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[Commlist] MZES Open Social Science Conference 2019: Video Recordings Available

Sat Feb 09 09:46:58 GMT 2019

***Video Recordings from OSSC19 Now Available Online***

The MZES Open Social Science Conference 2019 (OSSC19, took place in Mannheim (Germany) two weeks ago to discuss cutting-edge thinking, tools, and applied work to improve the quality of research across the social sciences – emphatically including media and communication studies! – by making them more transparent and reproducible. We were very happy to welcome several media and communications scholars in Mannheim, especially junior and early-career colleagues!

OSSC19 featured keynotes by Arthur Lupia (Michigan, NSF), Jeremy Freese (Stanford, TESS, GSS), Julia Rohrer (Leipzig, IMPRS LIFE), Thomas König (Mannheim, APSR) and talks by many more.

In the spirit of openness, we have made video recordings of all talks freely available on the web. I have pasted the complete list of talks and the associated video links for you below, so you can easily find any talk that may interest you. Feel invited to have a look!


OSSC19 YouTube Channel

Playlist Day 1

Playlist Day 2

Individual Talks:


It’s Up to Us – Transparency and the Public Value of Science

Arthur Lupia, University of Michigan

*Debating Open Science*

How to Overcome the Reproducibility Crisis (in Sociology)?

Josef Brüderl, LMU Munich

Responding to the Statistical Crisis in Social Science: One Size Does not Fit All

Per Engzell, University of Oxford


Publication Bias and Preregistration in Qualitative Comparative Analysis

Ingo Rohlfing, University of Cologne

Swift Talk: Annotation for Transparent Inquiry (ATI): Transparency for Qualitative Social Science Research

Sebastian Karcher, Syracuse University

*Advancing Open Science*

Correcting for Bias in the Literature: A Comprehensive Comparison of Meta-Analytic Methods for Bias-Correction

Felix Schönbrodt, LMU Munich

Reproducibility Hinges on Access to Quality Data: Presenting YARD

Limor Peer, Yale University

Evaluation and Replicability Transparency in Cross-National Survey Research: Quality of Reporting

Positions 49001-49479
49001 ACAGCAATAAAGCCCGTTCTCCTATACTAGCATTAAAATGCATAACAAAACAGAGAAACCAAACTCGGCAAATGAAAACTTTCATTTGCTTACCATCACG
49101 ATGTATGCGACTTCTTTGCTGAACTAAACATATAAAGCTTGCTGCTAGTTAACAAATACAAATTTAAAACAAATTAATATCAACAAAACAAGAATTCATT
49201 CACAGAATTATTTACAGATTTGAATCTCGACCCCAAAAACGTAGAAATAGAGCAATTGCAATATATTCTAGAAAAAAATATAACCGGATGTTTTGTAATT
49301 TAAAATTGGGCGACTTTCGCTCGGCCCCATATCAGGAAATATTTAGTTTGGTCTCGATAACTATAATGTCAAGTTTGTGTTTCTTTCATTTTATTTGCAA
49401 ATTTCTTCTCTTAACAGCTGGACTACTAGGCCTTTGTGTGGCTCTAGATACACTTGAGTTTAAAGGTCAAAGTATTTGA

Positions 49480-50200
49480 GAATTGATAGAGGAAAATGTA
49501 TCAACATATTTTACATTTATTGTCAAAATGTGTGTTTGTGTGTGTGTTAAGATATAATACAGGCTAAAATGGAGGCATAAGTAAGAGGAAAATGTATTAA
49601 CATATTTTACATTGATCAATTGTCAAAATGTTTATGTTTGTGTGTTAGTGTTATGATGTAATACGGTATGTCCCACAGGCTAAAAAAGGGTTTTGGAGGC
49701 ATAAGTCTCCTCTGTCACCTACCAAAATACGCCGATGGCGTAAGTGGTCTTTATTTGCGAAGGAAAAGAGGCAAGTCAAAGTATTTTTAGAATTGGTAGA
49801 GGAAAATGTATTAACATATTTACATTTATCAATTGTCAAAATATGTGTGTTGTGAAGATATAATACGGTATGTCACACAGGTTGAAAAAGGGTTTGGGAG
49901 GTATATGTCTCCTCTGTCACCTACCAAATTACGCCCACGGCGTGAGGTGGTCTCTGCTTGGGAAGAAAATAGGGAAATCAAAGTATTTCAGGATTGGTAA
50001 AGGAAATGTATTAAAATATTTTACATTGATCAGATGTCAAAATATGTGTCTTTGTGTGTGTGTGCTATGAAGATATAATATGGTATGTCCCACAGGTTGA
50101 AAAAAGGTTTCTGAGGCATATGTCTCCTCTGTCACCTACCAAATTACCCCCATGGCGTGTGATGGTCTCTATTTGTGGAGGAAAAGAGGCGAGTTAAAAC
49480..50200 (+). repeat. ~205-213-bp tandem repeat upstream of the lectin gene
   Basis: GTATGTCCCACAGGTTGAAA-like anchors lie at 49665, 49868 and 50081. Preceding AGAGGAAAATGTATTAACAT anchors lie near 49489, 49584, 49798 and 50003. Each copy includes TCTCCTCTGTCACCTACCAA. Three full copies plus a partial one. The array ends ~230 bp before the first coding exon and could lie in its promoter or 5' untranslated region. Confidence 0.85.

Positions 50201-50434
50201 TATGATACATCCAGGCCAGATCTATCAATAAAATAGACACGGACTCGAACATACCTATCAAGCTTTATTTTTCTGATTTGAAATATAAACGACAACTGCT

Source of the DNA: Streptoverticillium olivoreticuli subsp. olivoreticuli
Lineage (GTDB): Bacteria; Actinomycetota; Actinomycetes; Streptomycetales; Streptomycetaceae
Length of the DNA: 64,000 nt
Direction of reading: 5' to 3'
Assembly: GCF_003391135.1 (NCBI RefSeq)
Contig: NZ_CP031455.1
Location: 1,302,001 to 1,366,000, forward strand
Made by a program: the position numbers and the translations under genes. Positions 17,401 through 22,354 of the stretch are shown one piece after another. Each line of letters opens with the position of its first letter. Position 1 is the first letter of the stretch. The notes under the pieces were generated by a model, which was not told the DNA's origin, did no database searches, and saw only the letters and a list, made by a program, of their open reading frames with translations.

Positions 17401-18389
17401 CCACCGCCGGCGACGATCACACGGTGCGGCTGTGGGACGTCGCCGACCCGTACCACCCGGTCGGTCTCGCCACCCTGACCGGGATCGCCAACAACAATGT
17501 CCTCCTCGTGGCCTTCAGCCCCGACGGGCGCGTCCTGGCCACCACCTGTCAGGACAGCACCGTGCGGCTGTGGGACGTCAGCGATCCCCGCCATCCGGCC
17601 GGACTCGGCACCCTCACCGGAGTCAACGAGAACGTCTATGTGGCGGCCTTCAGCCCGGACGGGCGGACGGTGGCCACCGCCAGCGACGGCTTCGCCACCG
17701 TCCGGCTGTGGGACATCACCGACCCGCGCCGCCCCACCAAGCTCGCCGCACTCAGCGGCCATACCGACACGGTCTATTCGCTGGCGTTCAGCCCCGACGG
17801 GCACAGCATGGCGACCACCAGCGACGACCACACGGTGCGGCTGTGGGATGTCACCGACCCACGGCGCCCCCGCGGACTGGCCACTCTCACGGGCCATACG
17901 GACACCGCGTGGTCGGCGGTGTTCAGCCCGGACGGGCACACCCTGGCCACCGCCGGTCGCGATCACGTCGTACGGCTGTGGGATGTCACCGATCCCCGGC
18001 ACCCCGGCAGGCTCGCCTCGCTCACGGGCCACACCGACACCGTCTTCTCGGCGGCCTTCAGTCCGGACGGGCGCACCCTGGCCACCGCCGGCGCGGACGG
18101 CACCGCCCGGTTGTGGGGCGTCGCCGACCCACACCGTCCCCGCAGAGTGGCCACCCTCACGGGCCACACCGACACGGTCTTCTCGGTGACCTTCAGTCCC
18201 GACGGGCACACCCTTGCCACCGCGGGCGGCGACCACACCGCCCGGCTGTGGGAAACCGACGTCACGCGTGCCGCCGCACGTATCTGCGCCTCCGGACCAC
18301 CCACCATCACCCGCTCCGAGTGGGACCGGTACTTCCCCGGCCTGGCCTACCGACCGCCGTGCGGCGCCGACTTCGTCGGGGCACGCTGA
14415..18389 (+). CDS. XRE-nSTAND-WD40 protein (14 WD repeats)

Elena Damian, KU Leuven


Framework for Open and Reproducible Research Training (FORRT)

Flavio Azevedo, University of Cologne

The OSSC19 Crowdsourced Replication Initiative

Nate Breznau, University of Bremen


Meta-meta: The Social Science of Open Social Science

Jeremy Freese, Stanford University

*Doing Open Science*^

Social Class Inequalities in General Cognitive Ability: Reflecting on a Transparent and Reproducible Sociological Study

Vernon Gayle, University of Edinburgh

Trends and Patterns in Intergenerational Income Transmission: A Multimodel Investigation and Open Dataset

Per Engzell, University of Oxford

Ideological Differences in Threat Sensitivity: Two Conceptual and a Pre-Registered Direct Replication

Bert Bakker, University of Amsterdam

Good and Bad Replications

Nicole Janz, University of Nottingham


Open (Political) Science – Just a Metaphor?

Thomas König, University of Mannheim


The Magnificent Seven Years of Replication Crisis in Psychology: Lessons to Learn for Other Social Sciences

Julia Rohrer, University of Leipzig

Why and How to Live-Stream Knowledge Crystallization via (Open Source) R Markdown Tools

Jürgen Schneider, University of Tübingen

*MZES-GESIS Pre-Registration Challenge*

Swift Talk: The GESIS Panel: Heading Towards a FAIR Survey Infrastructure

Tobias Heycke, GESIS – Leibniz Institute for the Social Sciences

Threat Ownership Theory (TOT): Towards a Greater Understanding of the Dynamic Link Between Threat and Political Attitudes

Amélie Godefroidt, KU Leuven

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